Hardly any front-end projects are built without external dependencies. And when it comes to choosing dependencies, you’d better make concious and informed decisions, since bad choice can lead to worsened UX and even legal consequences. In this article we’ll look into a few tools that’ll help you make those decisions better.
The default search experience on npmjs.com can sometimes be frustrating. For example, searching for couchdb promise and couchdb promises produces different search results, missing some packages for the second query.
npms aims to provide a better search experience by enabling advanced Elasticsearch features and using a unique package ranking system.
Package dependencies analysis
It might be a good idea to check what transitive dependencies you’ll get along with the package you are considering using. Particularly interesting aspects to look into include:
- licenses that are not suitable for your project
- the total count of dependencies and the total count of it’s maintainers (usually, more is worse)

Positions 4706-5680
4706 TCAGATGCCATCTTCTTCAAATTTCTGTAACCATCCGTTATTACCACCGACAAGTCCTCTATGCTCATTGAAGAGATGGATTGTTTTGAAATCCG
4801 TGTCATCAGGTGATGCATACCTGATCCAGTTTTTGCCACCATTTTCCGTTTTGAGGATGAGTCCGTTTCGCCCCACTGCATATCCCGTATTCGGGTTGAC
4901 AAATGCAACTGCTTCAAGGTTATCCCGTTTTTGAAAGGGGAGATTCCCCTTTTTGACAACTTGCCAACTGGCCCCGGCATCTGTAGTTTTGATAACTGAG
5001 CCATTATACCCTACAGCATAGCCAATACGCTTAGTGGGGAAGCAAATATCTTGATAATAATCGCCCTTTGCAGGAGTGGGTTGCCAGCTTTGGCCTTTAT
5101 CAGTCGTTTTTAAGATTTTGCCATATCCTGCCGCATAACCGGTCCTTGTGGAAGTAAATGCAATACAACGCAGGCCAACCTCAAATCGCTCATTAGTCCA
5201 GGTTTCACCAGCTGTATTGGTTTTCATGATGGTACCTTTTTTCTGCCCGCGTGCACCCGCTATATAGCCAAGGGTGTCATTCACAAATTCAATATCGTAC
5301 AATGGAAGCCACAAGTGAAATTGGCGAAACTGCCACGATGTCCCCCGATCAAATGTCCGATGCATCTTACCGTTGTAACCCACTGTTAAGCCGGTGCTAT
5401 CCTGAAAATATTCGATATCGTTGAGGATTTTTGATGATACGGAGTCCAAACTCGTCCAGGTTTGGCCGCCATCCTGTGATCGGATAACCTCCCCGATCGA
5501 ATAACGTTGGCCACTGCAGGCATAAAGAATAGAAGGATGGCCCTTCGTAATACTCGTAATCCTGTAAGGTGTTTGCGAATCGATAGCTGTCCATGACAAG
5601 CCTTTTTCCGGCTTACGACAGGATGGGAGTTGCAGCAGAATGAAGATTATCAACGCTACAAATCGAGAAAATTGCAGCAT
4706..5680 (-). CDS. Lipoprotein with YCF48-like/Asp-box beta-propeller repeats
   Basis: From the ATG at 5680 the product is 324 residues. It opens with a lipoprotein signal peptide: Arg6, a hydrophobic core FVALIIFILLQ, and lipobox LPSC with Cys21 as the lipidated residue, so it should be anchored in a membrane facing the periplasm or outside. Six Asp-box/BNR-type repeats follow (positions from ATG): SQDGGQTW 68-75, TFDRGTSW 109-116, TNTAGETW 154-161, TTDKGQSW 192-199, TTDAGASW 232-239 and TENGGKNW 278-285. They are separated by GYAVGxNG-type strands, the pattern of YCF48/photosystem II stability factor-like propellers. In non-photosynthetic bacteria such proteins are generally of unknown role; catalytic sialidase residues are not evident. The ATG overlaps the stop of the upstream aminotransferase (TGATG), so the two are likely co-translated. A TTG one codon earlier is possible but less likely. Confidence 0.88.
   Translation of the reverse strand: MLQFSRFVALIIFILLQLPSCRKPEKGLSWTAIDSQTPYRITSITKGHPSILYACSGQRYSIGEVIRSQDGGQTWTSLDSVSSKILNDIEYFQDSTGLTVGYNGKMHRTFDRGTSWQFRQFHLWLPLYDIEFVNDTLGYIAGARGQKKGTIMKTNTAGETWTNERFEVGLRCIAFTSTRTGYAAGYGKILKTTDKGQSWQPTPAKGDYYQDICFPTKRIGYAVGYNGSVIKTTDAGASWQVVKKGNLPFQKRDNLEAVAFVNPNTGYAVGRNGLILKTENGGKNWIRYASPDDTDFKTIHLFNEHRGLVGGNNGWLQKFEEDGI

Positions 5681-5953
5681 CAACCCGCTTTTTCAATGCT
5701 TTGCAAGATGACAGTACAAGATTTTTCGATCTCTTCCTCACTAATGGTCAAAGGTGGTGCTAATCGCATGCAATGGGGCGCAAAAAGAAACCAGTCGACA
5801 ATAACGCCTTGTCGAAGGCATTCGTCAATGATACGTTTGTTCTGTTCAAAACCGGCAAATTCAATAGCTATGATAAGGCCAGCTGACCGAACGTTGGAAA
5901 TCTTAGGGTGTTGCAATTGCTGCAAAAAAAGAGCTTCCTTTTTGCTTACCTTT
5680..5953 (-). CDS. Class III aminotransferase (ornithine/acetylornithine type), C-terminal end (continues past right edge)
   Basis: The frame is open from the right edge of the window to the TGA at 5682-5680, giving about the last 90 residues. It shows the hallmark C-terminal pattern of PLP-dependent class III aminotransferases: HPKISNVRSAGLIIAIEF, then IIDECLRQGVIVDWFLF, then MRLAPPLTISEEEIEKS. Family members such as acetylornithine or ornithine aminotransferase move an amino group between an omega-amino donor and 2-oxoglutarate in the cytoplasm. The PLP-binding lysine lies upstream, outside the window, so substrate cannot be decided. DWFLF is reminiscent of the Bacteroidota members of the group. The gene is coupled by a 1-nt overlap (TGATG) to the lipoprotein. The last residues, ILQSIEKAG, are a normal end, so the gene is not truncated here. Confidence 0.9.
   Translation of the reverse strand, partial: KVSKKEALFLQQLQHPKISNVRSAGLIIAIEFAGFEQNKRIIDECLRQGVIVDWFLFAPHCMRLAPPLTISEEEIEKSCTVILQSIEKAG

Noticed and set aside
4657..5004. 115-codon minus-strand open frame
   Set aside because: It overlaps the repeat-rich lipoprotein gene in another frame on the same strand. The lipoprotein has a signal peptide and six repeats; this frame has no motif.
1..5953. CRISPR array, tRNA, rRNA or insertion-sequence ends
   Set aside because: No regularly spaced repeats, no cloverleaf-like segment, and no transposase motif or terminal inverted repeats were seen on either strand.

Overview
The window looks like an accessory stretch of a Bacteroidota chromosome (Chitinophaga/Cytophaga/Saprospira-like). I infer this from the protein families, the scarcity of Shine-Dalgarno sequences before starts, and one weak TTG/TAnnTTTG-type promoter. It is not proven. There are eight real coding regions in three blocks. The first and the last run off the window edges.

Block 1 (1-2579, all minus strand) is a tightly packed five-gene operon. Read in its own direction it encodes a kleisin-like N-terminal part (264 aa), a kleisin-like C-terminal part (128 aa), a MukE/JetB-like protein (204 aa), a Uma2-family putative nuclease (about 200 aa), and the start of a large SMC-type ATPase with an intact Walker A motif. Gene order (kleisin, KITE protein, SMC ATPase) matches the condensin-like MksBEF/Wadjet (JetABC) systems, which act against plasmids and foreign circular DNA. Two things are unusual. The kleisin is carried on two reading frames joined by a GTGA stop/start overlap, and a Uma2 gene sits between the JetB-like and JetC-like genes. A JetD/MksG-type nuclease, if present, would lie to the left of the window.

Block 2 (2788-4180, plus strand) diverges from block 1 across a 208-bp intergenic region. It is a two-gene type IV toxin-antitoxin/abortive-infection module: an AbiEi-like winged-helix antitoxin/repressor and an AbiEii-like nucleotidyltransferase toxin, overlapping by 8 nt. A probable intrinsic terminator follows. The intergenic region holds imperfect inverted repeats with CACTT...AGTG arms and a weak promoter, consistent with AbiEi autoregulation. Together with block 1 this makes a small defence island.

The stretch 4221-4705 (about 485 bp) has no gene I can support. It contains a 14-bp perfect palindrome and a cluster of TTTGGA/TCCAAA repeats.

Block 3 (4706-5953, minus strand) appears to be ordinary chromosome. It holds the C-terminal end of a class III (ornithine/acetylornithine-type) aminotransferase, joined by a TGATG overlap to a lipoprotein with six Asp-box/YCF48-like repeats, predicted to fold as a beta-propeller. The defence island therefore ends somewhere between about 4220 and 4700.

There are two quite similar tools for such analysis: npm.anvaka.com and npmgraph. The first produces nicer visualizations, while the second allows you to upload the entire
package.json for bulk analysis of your project’s dependencies.
Package size on disk and in bundle
You’ve probably seen those memes about
node_modules, and let’s be honest, the meme is fun, but the situation is scary:
When it comes to package size, there are two things to consider:
- install size, the amount of bytes it takes on the developer’s disk after installation
- bundle size, the amount of bytes it takes in the final application bundle sent to the user
Install size affects developer experience and CI build time and resources, whereas bundle size affects user experience.
Packagephobia is a great tool for checking install size.
Bundlephobia and bundlejs let you check how a package will affect bundle size. Bundlephobia is the first-of-its-kind tool with no fancy features, while bundlejs is newer and more advanced tool that can treeshake and bundle multiple packages (both CommonJS and ESM) together locally in your browser, showing you the total bundle size of those.
Package source exploration
Sometimes you might want to explore the contents of the published package. For instance, to check that published code does exactly what it claims to do, and doesn’t include anything potentially harmful or unexpected. You might also want to check the diff between two versions of the package to see if the new version includes the bugfix you are interested in (because sometimes changelogs lie) or to make a security audit.
npmfs is the right tool for these jobs: it supports viewing the contents of packages, comparing packages across versions, linking to specific lines in files and diffs, and even downloading any file or folder inside a package.